A Bahrain woman has died of gunshot wounds as the political crisis in the gulf state saw sectarian tenstions worsen.
Opposition group Wefaq said the exact circumstances of how she came to be shot were not clear, but she had apparently been driving her car in the west of the capital Manama.
Bahiya al-Aradi’s death brings to seven the number of Bahraini civilians confirmed to have been killed since last Wednesday’s crackdown when forces forces ended an uprising by mostly Shi’ite protestors.
Four police were also killed last week and local newspapers say two foreign workers, an Indian and a Bangladeshi, also died as sectarian clashes spread.
Bahrain has suspended its flights to and from Lebanon and warned its nationals not to travel there following declarations of support by Iranian-backed Shi’ite group Hezbollah for the protests.
The decision highlights growing tensions in the world’s largest oil-exporting region between Sunni-ruled Arab countries and non-Arab Shi’ite power Iran, just across Gulf waters.
The Saudi Arabian authorities arrested 100 Shi’ite protesters during demonstrations in the east of the country last week, a Saudi human rights group has said.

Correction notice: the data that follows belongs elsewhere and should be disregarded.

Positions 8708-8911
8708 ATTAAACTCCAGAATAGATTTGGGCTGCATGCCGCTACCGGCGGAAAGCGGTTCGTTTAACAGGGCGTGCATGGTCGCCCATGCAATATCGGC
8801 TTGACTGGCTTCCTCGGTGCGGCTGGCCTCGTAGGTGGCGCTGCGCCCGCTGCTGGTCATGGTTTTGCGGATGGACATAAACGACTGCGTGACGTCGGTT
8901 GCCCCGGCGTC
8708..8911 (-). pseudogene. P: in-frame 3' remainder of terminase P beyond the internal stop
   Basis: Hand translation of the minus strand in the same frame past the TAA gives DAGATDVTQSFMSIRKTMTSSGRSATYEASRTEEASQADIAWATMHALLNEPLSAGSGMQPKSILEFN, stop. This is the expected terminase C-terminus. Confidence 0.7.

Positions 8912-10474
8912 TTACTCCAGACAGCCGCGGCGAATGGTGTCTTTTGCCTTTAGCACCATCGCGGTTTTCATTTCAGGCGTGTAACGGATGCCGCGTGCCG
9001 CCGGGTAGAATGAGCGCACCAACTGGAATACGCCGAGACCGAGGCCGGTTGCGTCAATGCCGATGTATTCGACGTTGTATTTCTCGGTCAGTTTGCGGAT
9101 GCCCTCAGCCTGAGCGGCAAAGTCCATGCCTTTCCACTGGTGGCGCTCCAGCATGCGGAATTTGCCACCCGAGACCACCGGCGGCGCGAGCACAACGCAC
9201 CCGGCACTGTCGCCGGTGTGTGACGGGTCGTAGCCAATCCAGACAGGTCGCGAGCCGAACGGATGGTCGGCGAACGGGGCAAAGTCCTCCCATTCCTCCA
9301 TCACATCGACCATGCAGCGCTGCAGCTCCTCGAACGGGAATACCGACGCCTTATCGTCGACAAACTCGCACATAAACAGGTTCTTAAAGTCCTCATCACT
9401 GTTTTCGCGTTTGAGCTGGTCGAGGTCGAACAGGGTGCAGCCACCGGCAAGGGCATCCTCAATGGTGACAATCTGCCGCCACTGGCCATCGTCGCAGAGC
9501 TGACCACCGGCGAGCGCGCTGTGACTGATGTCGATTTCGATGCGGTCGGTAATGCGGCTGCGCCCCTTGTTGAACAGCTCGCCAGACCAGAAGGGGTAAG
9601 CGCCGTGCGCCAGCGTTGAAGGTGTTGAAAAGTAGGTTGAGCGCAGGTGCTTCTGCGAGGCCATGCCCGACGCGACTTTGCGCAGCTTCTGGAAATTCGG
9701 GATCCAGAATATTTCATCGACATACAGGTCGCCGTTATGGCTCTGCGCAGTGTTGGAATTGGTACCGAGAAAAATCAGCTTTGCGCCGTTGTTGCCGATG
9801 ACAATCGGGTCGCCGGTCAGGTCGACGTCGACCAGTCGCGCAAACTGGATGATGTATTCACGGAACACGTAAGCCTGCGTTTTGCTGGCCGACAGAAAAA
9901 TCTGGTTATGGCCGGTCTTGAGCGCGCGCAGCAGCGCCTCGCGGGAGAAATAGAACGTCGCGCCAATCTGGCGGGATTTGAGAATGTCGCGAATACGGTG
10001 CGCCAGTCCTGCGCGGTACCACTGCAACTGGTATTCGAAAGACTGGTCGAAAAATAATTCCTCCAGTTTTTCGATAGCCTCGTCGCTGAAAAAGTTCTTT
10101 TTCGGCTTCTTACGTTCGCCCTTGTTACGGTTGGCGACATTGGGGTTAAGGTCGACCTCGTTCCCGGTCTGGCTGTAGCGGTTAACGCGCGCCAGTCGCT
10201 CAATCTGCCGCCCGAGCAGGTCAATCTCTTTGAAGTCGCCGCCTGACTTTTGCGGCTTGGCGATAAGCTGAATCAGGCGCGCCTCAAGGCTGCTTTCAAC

Hundreds attended protests in and around the region’s main Shi’ite centre, Qatif, calling for the release of prisoners and withdrawal of Saudi forces from Bahrain.
A statement by the Human Rights First Society said it was “appalled” by reports that some of these 100 detainees were subjected to physical and psychological torture.
Saudi Arabia plans to begin municipal elections next month, the first political concession since the protests sweeping the region hit the kingdom.
The Saudi government is trying to stave off a wave of unrest that toppled the rulers of Egypt and Tunisia and that has spread to neighbouring Yemen, Bahrain and Oman.
Saudi Arabia, a U.S. ally and the world’s top oil exporter, has not see the kind of mass uprisings that have rocked the Arab world this year, but dissent is simmering.
Saudi Arabia sent 1,000 troops to Bahrain, also led by a Sunni monarchy, last week to help contain pro-democracy protests led by majority Shi’ite Muslims.